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Property Casualty

Third-Party Contract Management — It’s Not Just About Purchasing Insurance

Miranda Childers
Miranda Childers
Holmes Murphy

Risk transfer — these are two words that when you ask most insurance brokers and insurance companies what that means, they’ll most likely say “purchasing insurance.” And, they’re not wrong! But, that’s not the only type of risk transfer an organization should be using. Unfortunately, because insurance brokers and companies live in the world of insurance, contractual risk transfer is often forgotten.

Time and time again, I speak with prospective clients who think their insurance program is fine, but when I ask them about contract management with customers and vendors, they get a concerned look on their faces. Some are trying, but they simply don’t have the capacity to manage this type of task. Other clients have protocols in place that aren’t being followed at all.  And, still others, haven’t even thought of it.

What Is Risk Transfer?

In its simplest form, it’s a transfer of risk from your organization to a . The third party can be:

  • the insurance company itself from which your insurance policies are purchased
  • the vendor you’re using to store your data
  • the organization you’ve contracted with to recruit and hire employees
  • even that manufacturer you’ve hired as part of the manufacturing process for your product

Each of these organizations have responsibilities to you, and as such, should be outlined in your contract.

Risk Transfer Considerations

Here are some common considerations when talking about risk transfer with third parties.

Insurance Coverages to Require

General liability, auto liability, and workers’ compensation are typically the most common insurance coverages your third-party vendor/company should have. Depending on what service/product the third party is providing to your organization, other coverages, and may need to be included as well such as:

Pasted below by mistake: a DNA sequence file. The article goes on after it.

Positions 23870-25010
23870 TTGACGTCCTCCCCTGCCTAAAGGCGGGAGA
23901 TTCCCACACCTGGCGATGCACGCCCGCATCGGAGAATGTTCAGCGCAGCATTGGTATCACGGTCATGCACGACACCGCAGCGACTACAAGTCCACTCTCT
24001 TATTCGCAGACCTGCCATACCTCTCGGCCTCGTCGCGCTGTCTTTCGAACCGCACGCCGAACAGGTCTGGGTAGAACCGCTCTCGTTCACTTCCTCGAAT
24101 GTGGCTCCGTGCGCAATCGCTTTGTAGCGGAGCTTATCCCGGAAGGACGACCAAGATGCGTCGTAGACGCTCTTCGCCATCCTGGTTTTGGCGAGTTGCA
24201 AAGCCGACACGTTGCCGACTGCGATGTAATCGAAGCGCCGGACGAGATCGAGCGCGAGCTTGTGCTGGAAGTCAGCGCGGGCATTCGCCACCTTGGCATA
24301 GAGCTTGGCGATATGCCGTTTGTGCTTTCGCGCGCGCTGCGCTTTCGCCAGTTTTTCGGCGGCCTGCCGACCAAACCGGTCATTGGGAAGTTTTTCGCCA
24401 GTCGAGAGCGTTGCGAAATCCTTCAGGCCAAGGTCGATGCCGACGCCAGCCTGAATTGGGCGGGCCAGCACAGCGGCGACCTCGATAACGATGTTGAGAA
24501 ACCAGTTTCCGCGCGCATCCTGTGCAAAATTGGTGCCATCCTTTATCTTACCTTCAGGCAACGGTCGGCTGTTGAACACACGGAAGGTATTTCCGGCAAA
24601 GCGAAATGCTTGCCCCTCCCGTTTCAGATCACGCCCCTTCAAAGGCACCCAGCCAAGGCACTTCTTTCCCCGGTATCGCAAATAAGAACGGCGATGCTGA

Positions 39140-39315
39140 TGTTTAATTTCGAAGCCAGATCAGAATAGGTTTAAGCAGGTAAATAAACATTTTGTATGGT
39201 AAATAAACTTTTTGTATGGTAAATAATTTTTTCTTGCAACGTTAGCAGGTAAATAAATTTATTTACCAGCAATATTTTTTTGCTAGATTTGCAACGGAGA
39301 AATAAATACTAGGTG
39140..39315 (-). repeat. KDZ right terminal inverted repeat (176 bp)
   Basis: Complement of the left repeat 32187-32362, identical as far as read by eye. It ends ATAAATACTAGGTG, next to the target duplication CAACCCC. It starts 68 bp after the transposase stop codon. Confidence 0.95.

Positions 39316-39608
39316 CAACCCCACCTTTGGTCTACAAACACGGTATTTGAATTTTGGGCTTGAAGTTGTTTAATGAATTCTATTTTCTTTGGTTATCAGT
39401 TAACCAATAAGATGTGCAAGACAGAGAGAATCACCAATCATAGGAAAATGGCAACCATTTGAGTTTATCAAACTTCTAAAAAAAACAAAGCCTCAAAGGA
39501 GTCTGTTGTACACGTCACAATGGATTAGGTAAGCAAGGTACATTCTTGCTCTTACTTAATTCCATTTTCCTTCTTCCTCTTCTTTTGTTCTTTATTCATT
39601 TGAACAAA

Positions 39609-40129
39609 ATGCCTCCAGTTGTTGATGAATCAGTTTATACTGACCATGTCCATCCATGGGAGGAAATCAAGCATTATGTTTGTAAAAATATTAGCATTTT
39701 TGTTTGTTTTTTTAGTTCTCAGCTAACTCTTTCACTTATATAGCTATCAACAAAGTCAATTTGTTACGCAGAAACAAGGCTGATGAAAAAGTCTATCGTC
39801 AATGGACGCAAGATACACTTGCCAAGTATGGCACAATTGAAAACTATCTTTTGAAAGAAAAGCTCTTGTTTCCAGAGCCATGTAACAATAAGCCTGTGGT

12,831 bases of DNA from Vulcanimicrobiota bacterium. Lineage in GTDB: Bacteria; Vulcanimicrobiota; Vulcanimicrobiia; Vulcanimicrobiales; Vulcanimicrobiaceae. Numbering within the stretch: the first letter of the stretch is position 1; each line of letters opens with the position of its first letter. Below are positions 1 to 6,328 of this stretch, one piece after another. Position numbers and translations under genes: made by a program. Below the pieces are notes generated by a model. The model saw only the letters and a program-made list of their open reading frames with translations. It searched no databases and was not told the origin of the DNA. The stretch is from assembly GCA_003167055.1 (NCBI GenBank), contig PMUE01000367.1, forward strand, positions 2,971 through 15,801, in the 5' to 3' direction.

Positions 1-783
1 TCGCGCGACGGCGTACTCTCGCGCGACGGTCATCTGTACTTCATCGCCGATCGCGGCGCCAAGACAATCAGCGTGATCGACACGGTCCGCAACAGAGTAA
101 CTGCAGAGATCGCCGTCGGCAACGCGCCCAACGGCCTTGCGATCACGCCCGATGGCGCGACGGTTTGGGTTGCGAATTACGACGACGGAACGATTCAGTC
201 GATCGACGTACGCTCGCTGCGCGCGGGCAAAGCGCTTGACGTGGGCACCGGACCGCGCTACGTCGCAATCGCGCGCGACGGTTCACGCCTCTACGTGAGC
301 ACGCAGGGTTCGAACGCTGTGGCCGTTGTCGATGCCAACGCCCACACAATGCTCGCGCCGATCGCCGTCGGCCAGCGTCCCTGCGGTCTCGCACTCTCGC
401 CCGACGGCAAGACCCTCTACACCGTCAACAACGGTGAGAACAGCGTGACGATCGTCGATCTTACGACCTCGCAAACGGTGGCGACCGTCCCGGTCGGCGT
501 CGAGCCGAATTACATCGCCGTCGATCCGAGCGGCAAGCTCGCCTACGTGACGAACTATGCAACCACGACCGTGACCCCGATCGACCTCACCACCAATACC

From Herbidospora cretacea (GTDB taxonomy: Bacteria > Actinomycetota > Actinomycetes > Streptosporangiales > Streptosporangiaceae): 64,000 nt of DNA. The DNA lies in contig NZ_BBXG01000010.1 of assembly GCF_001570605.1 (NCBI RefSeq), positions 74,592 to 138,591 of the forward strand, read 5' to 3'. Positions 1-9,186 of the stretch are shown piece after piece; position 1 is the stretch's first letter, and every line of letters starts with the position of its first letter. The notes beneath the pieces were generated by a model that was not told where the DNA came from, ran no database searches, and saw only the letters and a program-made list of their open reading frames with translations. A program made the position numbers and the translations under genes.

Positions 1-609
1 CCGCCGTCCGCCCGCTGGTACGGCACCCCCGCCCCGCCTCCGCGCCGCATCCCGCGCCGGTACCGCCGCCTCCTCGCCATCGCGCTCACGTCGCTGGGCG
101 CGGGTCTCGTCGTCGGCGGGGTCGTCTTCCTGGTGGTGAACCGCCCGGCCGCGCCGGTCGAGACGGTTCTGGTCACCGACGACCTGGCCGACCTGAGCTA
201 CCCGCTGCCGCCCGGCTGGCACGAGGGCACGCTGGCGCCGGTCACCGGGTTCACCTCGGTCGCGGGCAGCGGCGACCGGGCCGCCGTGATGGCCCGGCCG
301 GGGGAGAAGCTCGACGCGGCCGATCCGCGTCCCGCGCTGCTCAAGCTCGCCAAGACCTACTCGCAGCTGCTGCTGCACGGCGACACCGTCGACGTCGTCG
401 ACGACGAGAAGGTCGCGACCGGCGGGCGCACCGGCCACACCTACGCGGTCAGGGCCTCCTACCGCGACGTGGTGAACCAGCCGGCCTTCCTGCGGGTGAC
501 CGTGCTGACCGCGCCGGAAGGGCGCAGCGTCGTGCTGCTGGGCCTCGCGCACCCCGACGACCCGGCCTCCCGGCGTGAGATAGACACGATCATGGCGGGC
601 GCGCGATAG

Additional Insured Language

This should not be confused with purchasing your own insurance policy. This is more of a secondary protection, allowing you to have protections under another party’s policy. Not all policies offer additional insured language, and many contracts are poorly written with this requirement for all lines.

Waiver of Subrogation

This voids or “waives” the insurer’s right to recover losses from the responsible party. This can minimize the risk of lawsuits by allowing each party’s insurance to cover the loss.

Clarity and Specificity

Clear expectations, definitions, and responsibilities are vital to ensuring any disputes will be resolved quickly and out of court.

Partner with an Insurance Broker

Additionally, you should involve your insurance broker both in the negotiation of contracts already written and in writing your standard contracts. Just as these contracts are negotiable, so is a lot of the language within your insurance policies. Making sure your insurance program will respond according to what you’ve agreed to in your contracts is vital!

Have questions? Contact us, and we’ll be happy to help you out!

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